Least Whitebeam, Sorbus minima: A Rare and Endangered Species

Least Whitebeam is a small tree species native to the United Kingdom, and it is one of the rarest and most endangered species of the genus Sorbus. It is found only in a few small populations in the wild, primarily in the counties of Devon and Cornwall.

The tree can grow up to 6 meters tall, and it has a distinctive, narrow crown with dense branches and small, white flowers that bloom in spring. Its leaves are also unique, with a toothed edge and a distinctive white underside. In the autumn, the leaves turn a brilliant yellow-orange color, making it a beautiful addition to any landscape.

One of the main reasons for the rarity of the Least Whitebeam is its limited distribution. It is only found in a few small areas, which makes it vulnerable to habitat loss and other threats. Additionally, the tree is not commonly cultivated, so it is not often used in landscaping or forestry projects.

Despite its rarity, conservation efforts are underway to protect and conserve the Least Whitebeam. The species is protected under UK law, and several organizations are working to protect its habitat and promote its growth. This includes the planting of new trees and the protection of existing populations.

The Least Whitebeam is a fascinating and beautiful tree species that deserves our attention and protection. Its rarity and unique characteristics make it a valuable addition to the world of botany, and its conservation is important for future generations to enjoy.

In addition to its beauty, the Least Whitebeam also has ecological importance. As a rare species, it plays a crucial role in maintaining the biodiversity of the regions where it is found. The tree provides habitat and food for a variety of wildlife, including birds, insects, and small mammals.

It is also an important source of nectar for pollinators, including bees and butterflies, which are essential for maintaining healthy ecosystems and supporting food production. The loss of the Least Whitebeam would not only be a loss of a unique species, but it would also have a ripple effect on the surrounding environment.

Despite its importance, the Least Whitebeam is facing a number of threats, including habitat loss, climate change, and disease. Climate change is causing shifts in temperature and precipitation patterns, which can alter the growth and survival of the tree. In addition, diseases such as the fungal infection, ash dieback, pose a significant threat to the species.

To help protect the Least Whitebeam and its habitat, it is important for individuals and organizations to take action. This can include supporting conservation efforts, planting new trees, and reducing the use of pesticides and other harmful chemicals that can harm the tree and its environment. By working together, we can ensure the survival of this rare and beautiful species for future generations to enjoy.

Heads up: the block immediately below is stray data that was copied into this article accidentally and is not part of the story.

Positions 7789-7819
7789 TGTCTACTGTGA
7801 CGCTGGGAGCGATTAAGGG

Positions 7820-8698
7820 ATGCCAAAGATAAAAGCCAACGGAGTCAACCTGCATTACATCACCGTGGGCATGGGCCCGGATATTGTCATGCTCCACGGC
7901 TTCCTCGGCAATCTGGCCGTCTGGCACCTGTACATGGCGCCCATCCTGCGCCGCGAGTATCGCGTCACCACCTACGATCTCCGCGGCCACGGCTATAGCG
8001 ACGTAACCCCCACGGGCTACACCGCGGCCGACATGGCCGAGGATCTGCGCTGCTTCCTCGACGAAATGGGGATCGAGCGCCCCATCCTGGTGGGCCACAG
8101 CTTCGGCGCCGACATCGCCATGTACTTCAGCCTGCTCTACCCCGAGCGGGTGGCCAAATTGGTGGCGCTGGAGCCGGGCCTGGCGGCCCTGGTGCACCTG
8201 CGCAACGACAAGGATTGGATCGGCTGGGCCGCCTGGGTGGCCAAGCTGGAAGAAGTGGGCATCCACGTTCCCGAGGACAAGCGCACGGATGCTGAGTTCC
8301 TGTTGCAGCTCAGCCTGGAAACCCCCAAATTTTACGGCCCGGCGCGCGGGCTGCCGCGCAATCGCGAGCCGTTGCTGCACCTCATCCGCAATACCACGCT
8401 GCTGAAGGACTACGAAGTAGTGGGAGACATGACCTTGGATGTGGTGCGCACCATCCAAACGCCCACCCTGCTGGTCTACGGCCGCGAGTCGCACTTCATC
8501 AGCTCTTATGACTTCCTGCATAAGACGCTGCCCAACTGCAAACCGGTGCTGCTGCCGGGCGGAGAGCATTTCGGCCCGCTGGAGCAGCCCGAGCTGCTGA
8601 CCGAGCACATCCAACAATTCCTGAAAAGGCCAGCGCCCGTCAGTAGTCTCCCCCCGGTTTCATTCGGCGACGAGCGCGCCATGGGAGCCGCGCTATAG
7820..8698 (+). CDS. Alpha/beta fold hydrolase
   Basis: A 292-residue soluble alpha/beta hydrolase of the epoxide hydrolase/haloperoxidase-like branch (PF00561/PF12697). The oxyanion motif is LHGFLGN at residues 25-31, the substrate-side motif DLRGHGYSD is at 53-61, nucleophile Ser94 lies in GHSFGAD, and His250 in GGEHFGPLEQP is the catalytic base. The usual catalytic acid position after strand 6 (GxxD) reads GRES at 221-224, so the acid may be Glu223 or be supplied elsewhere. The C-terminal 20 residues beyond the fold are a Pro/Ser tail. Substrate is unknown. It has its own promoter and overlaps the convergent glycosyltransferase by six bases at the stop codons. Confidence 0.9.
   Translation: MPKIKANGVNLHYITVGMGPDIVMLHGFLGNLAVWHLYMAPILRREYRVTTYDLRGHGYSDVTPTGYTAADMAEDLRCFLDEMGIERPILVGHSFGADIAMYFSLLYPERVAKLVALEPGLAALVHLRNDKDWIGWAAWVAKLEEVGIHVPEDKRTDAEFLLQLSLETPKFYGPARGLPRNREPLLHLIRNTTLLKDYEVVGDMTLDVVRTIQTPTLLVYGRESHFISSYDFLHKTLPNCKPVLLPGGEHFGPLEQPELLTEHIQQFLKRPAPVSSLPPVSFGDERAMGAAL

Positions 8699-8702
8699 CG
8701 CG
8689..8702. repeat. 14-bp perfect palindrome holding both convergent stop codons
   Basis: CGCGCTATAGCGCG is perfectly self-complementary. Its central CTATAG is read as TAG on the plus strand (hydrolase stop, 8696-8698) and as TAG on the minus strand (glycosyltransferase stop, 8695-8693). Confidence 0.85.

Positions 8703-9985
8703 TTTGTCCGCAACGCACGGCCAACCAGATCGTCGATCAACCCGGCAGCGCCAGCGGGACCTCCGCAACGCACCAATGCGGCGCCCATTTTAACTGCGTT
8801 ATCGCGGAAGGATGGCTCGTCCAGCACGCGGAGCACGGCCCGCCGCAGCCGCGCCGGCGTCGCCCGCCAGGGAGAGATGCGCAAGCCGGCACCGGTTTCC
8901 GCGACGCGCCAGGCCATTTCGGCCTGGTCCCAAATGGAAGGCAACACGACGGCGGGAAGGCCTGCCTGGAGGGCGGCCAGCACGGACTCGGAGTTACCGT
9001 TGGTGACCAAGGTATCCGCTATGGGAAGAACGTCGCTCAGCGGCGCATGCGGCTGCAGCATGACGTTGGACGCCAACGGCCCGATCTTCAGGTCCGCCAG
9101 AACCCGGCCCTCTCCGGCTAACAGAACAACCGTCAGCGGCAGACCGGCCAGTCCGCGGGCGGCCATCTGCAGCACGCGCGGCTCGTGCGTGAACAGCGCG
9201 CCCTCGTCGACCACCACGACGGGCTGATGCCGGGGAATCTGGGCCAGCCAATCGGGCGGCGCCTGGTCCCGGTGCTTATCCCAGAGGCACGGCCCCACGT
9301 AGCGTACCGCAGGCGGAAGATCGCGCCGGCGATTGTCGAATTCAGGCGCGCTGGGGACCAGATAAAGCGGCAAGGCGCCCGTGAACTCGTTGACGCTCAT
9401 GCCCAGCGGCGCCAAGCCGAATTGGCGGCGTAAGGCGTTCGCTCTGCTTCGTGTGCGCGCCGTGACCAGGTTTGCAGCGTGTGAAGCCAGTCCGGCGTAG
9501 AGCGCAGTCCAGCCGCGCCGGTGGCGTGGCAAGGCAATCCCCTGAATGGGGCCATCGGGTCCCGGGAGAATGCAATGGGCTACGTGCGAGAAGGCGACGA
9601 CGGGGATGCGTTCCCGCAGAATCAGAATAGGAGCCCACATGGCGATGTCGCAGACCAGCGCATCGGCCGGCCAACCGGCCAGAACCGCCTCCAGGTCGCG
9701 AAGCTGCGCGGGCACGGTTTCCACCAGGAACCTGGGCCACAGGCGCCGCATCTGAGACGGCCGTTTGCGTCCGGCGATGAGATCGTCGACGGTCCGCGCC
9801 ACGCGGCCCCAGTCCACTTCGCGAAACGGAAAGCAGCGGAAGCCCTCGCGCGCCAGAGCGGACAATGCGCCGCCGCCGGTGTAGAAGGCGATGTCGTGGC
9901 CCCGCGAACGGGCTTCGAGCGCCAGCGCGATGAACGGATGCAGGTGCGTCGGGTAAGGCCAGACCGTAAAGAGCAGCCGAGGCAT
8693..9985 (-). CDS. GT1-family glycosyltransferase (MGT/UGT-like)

The Least Whitebeam is a unique and valuable species that is facing numerous challenges. However, with the right efforts and attention, we can help protect this tree and its habitat for future generations. Whether you are a botanist, ecologist, or simply someone who appreciates nature, the Least Whitebeam is a species worth learning about and protecting.

It is also worth noting that the Least Whitebeam is not only rare and endangered in the United Kingdom, but it is also considered a rare species globally. This makes its conservation even more important, as it is a species that cannot be found anywhere else in the world.

Conserving the Least Whitebeam also has cultural significance, as it has been a part of the local landscape for thousands of years. In the past, the tree was used for a variety of purposes, including fuel, construction, and food. Today, it serves as a reminder of the natural beauty and diversity of the region and is an important part of the local heritage.

In addition to conservation efforts, education and awareness are also key to protecting the Least Whitebeam. By educating people about the tree, its habitat, and the threats it faces, we can increase understanding and appreciation of this rare species. This, in turn, can lead to greater support for conservation efforts and a greater understanding of the importance of biodiversity.

In conclusion, the Least Whitebeam is a unique and valuable species that deserves our attention and protection. Its rarity, beauty, and ecological importance make it a species worth learning about and conserving. Whether you are a botanist, ecologist, or simply someone who appreciates nature, the Least Whitebeam is a species that is worth supporting and preserving for future generations to enjoy.

Distribution Map

Reproduced by kind permission of the BSBI.

Click to open an Interactive Map